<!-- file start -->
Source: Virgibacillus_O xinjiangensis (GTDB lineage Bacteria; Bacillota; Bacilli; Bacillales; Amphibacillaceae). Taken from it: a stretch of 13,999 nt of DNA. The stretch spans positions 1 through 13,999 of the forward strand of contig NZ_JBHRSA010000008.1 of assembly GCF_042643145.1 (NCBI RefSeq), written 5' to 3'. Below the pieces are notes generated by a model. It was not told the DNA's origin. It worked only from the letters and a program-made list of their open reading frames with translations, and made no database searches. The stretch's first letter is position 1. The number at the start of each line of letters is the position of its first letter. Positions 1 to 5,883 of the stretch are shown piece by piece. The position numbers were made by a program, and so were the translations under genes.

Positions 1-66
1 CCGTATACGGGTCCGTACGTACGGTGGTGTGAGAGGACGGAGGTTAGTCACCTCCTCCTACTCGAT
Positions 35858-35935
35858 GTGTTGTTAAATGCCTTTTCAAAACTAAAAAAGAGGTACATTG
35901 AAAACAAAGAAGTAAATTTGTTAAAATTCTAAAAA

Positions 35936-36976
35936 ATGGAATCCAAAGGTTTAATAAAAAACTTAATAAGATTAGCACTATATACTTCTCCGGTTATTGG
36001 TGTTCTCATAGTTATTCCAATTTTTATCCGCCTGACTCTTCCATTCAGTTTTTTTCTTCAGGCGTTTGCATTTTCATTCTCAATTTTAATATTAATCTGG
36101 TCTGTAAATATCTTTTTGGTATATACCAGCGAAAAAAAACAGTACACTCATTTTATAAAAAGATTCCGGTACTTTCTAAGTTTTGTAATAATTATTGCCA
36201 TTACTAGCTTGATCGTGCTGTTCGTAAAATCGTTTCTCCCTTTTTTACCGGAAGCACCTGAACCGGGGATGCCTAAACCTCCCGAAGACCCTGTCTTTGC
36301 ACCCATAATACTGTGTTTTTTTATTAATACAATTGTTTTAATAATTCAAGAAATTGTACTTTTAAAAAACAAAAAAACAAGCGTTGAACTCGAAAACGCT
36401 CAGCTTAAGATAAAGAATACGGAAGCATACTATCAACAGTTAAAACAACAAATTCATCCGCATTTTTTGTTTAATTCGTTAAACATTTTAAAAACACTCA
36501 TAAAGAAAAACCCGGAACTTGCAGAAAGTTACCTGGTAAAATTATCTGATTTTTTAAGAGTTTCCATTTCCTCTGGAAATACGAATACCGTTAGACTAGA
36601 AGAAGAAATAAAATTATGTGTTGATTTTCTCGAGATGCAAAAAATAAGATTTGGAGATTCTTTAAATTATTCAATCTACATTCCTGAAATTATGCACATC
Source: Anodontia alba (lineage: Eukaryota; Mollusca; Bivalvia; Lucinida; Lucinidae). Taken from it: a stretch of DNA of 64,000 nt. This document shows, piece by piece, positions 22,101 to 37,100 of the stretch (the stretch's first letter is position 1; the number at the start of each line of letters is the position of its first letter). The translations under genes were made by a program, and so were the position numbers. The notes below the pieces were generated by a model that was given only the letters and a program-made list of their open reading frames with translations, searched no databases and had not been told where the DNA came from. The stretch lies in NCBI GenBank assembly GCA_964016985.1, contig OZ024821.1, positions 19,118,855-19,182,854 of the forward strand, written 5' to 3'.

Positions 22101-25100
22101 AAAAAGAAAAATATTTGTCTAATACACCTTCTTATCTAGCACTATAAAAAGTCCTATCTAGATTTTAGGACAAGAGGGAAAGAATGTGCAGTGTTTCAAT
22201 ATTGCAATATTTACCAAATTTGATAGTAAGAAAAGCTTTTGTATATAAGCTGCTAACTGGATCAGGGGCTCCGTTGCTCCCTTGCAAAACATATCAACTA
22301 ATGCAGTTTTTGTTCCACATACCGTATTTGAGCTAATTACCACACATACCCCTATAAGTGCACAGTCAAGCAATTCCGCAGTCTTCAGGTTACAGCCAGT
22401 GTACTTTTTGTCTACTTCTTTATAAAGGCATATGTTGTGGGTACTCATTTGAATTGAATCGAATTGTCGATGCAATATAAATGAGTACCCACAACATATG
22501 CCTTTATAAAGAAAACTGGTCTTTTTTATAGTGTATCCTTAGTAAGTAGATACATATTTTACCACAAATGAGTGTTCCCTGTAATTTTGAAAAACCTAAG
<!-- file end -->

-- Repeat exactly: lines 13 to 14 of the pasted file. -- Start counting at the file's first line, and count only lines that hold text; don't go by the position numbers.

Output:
36401 CAGCTTAAGATAAAGAATACGGAAGCATACTATCAACAGTTAAAACAACAAATTCATCCGCATTTTTTGTTTAATTCGTTAAACATTTTAAAAACACTCA
36501 TAAAGAAAAACCCGGAACTTGCAGAAAGTTACCTGGTAAAATTATCTGATTTTTTAAGAGTTTCCATTTCCTCTGGAAATACGAATACCGTTAGACTAGA